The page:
Prime Minister David Cameron backs the Chancellor's assessment that problems in the eurozone are holding back Britain's economic recovery, Downing Street has said.

George Osborne has faced criticism from some Conservative MPs over his claim on Sunday that UK recovery was being "killed off by the crisis on our doorstep".

He was accused by backbenchers of making excuses for Britain's "awful" performance instead of taking action to revive the economy by cutting regulation and scrapping the 3p rise in petrol taxes planned for the autumn.

David Ruffley, a member of the Commons Treasury Committee, said that "eurozone meltdown" should not be used "as an alibi for no growth in the UK", while Douglas Carswell wrote on his blog: "It is not the eurozone crisis that we should blame for our awful economic performance, but the almost total absence of domestic economic reform."

Asked whether Mr Cameron shared the concerns voiced by critics of the Chancellor, a Downing Street spokeswoman told reporters: "He would agree with the Chancellor, which is why it is so important that we see a resolution of the problems in the eurozone."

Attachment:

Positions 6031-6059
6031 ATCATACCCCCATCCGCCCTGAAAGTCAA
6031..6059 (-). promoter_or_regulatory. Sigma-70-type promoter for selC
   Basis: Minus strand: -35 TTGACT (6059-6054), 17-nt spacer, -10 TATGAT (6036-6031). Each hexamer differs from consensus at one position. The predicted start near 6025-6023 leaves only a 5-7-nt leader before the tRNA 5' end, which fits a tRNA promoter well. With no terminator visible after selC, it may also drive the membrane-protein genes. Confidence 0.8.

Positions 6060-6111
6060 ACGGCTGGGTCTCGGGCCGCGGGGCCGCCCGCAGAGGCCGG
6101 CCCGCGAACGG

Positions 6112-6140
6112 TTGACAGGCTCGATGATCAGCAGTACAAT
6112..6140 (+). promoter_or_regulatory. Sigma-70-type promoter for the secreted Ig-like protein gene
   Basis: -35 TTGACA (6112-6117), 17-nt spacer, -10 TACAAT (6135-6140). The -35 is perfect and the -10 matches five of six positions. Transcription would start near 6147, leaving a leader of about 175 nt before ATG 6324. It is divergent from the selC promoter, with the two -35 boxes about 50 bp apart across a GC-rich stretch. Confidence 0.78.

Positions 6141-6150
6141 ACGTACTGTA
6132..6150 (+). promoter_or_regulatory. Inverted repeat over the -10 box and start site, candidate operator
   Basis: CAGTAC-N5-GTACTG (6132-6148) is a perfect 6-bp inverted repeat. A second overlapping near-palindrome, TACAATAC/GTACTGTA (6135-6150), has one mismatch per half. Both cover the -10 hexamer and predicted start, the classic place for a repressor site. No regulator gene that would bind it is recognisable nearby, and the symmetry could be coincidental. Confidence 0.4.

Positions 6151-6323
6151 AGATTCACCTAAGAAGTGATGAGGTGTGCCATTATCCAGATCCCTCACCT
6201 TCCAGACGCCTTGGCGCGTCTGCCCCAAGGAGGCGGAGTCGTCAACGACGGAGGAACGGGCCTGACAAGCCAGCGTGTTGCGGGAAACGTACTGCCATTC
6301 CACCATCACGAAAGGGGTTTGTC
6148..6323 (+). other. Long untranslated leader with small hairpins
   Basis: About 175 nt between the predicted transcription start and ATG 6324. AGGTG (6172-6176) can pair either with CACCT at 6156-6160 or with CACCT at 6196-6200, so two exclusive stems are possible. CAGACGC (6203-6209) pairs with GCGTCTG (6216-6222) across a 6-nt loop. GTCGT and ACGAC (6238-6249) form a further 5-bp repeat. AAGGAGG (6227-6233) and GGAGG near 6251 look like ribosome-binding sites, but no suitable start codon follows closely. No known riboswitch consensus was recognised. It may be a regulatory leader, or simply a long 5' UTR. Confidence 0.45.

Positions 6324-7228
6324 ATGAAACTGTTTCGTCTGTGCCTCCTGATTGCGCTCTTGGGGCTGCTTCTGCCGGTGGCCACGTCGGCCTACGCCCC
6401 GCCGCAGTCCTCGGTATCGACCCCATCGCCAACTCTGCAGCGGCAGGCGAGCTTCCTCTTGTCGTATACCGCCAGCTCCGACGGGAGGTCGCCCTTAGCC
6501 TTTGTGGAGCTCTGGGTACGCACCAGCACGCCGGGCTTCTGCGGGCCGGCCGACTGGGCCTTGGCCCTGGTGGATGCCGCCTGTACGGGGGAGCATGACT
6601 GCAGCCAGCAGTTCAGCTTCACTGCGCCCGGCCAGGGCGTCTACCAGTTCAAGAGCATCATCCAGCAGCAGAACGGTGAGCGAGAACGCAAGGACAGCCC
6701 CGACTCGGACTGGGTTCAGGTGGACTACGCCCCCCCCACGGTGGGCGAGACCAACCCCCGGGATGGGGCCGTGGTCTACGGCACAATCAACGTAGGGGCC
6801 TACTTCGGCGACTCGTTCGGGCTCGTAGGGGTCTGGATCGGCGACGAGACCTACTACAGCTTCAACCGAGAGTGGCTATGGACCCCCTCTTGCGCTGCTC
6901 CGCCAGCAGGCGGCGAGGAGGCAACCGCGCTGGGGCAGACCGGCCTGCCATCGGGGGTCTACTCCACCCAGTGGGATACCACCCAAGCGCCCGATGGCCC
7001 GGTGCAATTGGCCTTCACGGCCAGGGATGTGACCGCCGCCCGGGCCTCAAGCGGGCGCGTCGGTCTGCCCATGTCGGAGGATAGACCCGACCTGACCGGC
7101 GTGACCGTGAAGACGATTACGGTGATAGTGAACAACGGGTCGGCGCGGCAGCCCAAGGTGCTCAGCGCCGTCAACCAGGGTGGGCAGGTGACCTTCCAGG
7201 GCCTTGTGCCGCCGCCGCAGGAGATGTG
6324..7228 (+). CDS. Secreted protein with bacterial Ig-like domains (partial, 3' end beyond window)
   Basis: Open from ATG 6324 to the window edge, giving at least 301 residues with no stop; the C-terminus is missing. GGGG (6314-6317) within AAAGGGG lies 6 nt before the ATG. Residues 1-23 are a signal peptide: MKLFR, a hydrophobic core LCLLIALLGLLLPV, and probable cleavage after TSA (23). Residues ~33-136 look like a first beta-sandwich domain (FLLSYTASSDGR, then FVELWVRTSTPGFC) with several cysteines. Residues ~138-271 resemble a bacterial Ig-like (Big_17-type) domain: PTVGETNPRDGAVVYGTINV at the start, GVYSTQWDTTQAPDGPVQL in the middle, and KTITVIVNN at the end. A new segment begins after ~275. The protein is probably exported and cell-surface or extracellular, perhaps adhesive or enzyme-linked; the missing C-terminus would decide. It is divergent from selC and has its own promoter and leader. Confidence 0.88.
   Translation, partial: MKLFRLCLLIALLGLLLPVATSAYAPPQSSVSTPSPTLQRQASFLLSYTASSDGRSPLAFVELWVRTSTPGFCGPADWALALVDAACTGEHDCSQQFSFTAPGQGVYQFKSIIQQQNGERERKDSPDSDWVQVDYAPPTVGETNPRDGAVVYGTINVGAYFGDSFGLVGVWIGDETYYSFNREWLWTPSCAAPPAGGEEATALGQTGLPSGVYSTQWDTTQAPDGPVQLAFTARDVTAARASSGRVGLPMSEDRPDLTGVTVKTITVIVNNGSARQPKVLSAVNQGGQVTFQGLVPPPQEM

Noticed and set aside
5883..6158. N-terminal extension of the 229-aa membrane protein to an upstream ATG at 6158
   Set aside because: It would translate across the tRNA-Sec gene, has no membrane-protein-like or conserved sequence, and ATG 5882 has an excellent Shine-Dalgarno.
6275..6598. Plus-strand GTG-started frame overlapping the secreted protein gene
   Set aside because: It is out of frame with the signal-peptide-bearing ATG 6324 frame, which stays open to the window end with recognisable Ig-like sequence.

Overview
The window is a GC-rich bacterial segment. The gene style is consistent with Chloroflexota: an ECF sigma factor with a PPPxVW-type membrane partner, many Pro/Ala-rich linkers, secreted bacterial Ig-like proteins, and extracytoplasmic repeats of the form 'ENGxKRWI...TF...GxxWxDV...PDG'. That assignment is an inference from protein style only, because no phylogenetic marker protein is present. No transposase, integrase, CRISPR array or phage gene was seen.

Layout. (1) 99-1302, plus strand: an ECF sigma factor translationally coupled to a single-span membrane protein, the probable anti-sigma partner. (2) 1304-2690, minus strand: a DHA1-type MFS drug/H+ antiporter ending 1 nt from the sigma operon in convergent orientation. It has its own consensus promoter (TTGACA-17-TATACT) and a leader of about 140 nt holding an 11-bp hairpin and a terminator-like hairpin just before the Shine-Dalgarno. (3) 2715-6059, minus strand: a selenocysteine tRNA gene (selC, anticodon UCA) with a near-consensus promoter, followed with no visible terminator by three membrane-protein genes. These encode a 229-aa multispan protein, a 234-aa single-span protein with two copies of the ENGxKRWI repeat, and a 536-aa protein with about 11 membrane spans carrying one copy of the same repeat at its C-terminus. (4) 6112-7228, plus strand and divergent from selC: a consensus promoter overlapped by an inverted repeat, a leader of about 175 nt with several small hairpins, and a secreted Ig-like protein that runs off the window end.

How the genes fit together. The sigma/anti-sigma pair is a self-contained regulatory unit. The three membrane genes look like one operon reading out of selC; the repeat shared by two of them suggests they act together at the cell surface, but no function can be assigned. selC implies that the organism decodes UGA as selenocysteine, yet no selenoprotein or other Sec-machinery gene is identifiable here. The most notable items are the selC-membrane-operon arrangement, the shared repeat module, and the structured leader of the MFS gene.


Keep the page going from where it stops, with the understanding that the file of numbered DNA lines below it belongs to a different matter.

Markets around the world responded positively to the 100 billion bailout for Spain's banks agreed over the weekend, with a 2% jump in the FTSE 100 index reflecting similar gains in Asia.

The Downing Street spokeswoman stressed that there would be no UK contribution to the bailout.

"The terms are still being sorted out, but certainly there is going to be no cost to the UK taxpayer, as the Chancellor has set out," she said.

"The important thing is that the eurozone is helping members of the eurozone, which is an important principle. More broadly, what is important is that any decisions that affect the 27 members of the EU, those discussions are had with the 27 members and no agreement is made without them.

"The Prime Minister and Chancellor have been very clear that we want to be able to protect our British interests and at the same time we want to see the eurozone dealing with its problems."